cutting board

To prevent the wood from warping while in service, I milled the wood square (rectangular, really, but it’s woodworking jargon) and let it dry for two weeks in the shop.

lumber used

As expected, the boards warped again as they dried. I milled them again and two weeks later, they were still square, so they were ready to glue up. After the initial glue up, I had a board that looked like the top board in the design program. I planed down one side of the glued-up board with handplanes and then ran it through the planer the board was flat. At that point, I set up the tablesaw sled to cut the board into $1 \frac{5}{16}$ inch wide strips. I created the pattern by flipping every other strip.

cut boards

After cutting the edge-joined board into strips, I glued up those strips and gave my board to a friend who ran the board through his 40 inch drum sander, to flatten down the glued up strips. My target thickness was $1 \frac{1}{4}$ inches, so I was thrilled with the $1.227$ inches that I achieved. At that point, I used a handplane to clean up the edges, and took an obligatory picture of my handplane with the produced shavings.

almost hit my mark

shaving porn

After getting the board milled to the desired dimensions, I set up the router table to cut handholds. After the handholds were cut, it was time to sand. And sand. And sand. And then sand a little bit more. After about 10 hours of sanding, I decided that I was going to get an angle grinder style rotary sander and handle that work in maybe an hour for all future boards. When I was content with the smoothness of the board, I soaked the board in mineral oil overnight, to seal the board against water. At the end of the soak, I wiped away as much mineral oil as I could, although the board kept bleeding mineral oil for about a day. At that point, I used a mixture of mineral oil and beeswax to seal the board and create the beautiful finish that I achieved. I applied the mixture, waited for it to haze (I waited about 90 minutes), and then wiped as much away as I could. Then I sanded using waterproof 1000 grit paper, which buffed the finish and filled in any potential gaps. Then I used a polisher to polish the board until I achieved a glassy finish. Project complete.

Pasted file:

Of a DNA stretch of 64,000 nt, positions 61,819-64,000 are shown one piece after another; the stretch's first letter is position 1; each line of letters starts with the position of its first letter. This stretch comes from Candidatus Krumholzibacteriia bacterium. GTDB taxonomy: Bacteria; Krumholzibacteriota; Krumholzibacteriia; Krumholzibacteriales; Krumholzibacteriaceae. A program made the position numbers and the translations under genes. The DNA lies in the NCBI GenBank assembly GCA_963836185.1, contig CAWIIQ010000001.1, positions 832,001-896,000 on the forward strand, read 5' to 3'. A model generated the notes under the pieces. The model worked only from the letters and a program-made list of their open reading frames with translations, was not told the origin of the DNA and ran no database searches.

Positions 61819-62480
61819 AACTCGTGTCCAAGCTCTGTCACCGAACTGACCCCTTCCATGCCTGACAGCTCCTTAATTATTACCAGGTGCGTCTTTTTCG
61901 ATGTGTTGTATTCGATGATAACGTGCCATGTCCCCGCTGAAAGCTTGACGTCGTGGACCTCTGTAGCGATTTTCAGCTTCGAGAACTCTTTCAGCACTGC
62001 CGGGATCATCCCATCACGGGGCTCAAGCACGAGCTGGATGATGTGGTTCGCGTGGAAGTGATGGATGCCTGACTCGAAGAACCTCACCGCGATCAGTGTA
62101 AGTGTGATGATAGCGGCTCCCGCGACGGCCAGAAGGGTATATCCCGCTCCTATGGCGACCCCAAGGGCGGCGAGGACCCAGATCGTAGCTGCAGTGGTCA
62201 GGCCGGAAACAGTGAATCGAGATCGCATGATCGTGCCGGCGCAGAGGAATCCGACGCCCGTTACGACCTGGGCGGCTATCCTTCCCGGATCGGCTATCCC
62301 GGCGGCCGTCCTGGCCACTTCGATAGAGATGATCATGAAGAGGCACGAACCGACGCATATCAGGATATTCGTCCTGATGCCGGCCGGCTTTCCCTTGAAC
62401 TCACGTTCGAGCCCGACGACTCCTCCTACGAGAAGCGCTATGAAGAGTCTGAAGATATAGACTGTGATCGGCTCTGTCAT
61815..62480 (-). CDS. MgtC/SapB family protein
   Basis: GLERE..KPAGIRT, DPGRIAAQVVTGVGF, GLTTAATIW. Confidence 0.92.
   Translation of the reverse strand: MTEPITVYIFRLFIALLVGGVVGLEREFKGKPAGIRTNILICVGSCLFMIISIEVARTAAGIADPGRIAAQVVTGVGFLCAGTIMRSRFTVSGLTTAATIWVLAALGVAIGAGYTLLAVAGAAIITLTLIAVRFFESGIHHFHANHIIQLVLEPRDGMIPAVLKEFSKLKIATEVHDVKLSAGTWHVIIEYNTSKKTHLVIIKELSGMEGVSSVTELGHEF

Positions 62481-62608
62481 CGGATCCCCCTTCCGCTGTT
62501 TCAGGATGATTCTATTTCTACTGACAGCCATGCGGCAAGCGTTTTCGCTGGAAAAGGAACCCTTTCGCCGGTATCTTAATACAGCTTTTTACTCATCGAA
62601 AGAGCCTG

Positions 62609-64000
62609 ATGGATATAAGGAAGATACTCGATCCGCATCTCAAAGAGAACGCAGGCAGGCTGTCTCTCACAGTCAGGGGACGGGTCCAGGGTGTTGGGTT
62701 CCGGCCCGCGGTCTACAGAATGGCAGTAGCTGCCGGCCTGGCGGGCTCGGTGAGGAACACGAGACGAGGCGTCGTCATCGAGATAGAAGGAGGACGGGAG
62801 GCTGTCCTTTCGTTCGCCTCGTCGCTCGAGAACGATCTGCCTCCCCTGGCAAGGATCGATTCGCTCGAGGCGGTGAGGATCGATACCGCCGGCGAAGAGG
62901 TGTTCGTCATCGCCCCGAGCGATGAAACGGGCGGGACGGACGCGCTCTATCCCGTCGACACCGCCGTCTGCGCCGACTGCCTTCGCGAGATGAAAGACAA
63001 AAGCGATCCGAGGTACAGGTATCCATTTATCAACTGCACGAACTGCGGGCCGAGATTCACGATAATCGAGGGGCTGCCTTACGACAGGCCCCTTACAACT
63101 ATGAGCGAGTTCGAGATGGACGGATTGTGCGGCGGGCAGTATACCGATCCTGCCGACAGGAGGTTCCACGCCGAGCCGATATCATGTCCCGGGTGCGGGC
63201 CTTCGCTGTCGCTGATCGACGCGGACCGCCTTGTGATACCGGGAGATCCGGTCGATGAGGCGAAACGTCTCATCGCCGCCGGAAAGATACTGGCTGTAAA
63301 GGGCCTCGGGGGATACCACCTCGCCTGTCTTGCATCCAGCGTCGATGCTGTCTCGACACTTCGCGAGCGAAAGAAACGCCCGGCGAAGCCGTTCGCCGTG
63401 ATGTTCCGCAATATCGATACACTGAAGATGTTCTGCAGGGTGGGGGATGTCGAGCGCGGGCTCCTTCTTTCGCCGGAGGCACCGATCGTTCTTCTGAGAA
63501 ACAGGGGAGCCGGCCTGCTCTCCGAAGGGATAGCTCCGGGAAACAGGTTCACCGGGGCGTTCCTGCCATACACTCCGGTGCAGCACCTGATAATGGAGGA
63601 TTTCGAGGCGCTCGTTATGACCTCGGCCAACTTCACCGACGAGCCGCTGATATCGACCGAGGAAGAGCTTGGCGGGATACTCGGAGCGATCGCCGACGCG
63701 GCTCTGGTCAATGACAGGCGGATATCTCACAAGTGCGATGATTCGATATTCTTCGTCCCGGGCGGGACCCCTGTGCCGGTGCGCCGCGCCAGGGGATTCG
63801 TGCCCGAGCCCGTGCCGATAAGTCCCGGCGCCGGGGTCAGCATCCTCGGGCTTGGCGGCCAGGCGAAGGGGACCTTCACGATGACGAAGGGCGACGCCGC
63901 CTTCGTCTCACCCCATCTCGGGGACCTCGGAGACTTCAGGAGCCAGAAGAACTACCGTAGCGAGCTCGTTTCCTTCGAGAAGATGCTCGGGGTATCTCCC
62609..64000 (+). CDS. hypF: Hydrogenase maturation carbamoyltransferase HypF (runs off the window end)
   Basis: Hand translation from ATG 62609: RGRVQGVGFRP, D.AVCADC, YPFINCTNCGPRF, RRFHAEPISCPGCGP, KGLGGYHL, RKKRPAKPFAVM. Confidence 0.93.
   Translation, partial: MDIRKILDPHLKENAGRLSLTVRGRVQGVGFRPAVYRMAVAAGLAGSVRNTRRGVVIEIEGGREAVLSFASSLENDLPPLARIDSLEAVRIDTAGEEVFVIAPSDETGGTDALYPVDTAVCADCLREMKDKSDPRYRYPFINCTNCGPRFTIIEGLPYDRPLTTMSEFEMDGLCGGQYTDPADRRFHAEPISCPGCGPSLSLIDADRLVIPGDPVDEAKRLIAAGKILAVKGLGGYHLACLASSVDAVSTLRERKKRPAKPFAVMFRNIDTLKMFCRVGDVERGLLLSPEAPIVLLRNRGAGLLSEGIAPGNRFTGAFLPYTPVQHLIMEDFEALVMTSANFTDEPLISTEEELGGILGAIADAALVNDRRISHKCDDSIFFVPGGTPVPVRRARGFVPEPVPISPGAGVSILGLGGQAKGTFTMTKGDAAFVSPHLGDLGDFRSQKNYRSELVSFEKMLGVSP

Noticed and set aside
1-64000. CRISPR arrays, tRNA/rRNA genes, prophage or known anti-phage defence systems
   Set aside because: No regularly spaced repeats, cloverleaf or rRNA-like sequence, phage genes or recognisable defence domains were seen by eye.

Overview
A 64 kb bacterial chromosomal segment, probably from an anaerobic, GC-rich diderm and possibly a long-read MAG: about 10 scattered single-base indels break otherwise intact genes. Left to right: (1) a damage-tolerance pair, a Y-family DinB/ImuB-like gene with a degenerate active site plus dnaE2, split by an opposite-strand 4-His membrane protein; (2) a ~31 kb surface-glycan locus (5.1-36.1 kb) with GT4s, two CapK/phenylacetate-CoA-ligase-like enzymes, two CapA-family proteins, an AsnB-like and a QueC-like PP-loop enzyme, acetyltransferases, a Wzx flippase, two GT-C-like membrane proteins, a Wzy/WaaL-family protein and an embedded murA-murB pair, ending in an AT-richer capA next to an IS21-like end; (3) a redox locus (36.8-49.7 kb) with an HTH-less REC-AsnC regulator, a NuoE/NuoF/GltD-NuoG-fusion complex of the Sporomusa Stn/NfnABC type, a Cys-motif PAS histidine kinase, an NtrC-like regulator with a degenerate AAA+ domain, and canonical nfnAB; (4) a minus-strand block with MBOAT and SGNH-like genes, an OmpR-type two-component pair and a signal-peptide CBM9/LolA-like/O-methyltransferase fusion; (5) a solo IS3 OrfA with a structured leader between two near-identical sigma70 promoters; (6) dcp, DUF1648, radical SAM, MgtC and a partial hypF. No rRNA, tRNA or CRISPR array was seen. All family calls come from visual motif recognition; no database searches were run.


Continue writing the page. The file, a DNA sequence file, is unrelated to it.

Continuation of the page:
purple orange yellow

color shot

corner defect

gloss handle examination



07 2015

Chicago Northside Mini Makerfaire 2015

Thanks to everyone who helped make this year’s Northside Mini Makerfaire a success! Our awesome volunteers helped everyone from little kids to adults build 100 noisemaker kits. Thanks also to the donors who helped pay for the kits. Yay awesomeness!

Vinyl cut signage:
15 - 1

Dalek checking out the crappy robot contest:


Noisemakers and volunteers:



Ray’s chairs and tables:

Crappy robots:

If you’d like to see more photos, please check out Drew Fustini’s G+ link on the mailing list. Also of note is that we are going to the Detroit Makerfaire, July 25-26th. Announcements will come soon, but email if you are interested in volunteering for the Detroit Makerfaire.


05 2015

Mother’s Day approaching!